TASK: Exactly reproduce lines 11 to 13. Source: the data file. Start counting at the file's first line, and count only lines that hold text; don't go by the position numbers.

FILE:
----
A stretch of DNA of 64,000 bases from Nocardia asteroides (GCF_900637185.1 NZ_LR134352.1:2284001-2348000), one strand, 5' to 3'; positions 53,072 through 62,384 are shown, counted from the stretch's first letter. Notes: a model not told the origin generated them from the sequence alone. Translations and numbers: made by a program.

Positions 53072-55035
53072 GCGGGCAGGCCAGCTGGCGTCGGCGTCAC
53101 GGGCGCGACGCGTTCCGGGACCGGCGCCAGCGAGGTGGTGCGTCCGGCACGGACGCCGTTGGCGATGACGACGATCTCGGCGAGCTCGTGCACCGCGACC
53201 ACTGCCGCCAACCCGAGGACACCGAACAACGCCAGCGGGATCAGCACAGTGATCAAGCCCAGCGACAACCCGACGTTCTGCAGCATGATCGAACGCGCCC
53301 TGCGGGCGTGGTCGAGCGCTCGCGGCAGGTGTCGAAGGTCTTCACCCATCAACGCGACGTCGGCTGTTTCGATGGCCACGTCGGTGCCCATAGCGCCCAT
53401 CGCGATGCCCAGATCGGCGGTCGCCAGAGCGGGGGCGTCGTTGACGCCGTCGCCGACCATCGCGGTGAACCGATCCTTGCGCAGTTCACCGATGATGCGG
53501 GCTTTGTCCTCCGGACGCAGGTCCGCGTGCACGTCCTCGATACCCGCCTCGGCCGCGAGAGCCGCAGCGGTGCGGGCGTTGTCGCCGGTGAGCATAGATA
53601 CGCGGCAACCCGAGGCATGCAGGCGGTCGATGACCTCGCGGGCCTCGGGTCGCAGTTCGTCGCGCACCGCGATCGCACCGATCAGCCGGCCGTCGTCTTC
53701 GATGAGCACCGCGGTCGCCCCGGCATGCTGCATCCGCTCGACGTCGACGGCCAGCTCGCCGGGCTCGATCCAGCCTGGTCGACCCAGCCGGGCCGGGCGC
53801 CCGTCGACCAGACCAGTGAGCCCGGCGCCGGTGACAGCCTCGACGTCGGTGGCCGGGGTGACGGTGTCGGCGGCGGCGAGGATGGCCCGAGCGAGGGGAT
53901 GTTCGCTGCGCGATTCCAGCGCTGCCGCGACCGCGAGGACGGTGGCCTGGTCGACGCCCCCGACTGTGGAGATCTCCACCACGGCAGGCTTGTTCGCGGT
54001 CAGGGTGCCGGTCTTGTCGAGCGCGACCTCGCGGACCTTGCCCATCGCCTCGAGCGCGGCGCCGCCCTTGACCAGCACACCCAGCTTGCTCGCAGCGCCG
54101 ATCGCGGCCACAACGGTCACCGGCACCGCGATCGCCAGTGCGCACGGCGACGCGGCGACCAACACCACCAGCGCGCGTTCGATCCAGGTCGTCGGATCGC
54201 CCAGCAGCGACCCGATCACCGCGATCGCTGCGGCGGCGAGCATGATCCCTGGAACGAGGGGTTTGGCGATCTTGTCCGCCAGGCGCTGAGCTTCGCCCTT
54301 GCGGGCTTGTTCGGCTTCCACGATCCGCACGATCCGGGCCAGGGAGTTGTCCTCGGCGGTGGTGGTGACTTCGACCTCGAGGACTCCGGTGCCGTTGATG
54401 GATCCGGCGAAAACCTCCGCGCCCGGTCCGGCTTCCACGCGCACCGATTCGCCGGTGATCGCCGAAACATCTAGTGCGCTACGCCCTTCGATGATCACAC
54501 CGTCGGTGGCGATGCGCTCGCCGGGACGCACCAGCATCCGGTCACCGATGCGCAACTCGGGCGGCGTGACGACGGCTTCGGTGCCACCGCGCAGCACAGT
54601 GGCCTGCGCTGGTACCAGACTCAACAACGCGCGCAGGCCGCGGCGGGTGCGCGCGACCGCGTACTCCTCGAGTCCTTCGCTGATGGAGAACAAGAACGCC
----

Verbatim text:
53801 CCGTCGACCAGACCAGTGAGCCCGGCGCCGGTGACAGCCTCGACGTCGGTGGCCGGGGTGACGGTGTCGGCGGCGGCGAGGATGGCCCGAGCGAGGGGAT
53901 GTTCGCTGCGCGATTCCAGCGCTGCCGCGACCGCGAGGACGGTGGCCTGGTCGACGCCCCCGACTGTGGAGATCTCCACCACGGCAGGCTTGTTCGCGGT
54001 CAGGGTGCCGGTCTTGTCGAGCGCGACCTCGCGGACCTTGCCCATCGCCTCGAGCGCGGCGCCGCCCTTGACCAGCACACCCAGCTTGCTCGCAGCGCCG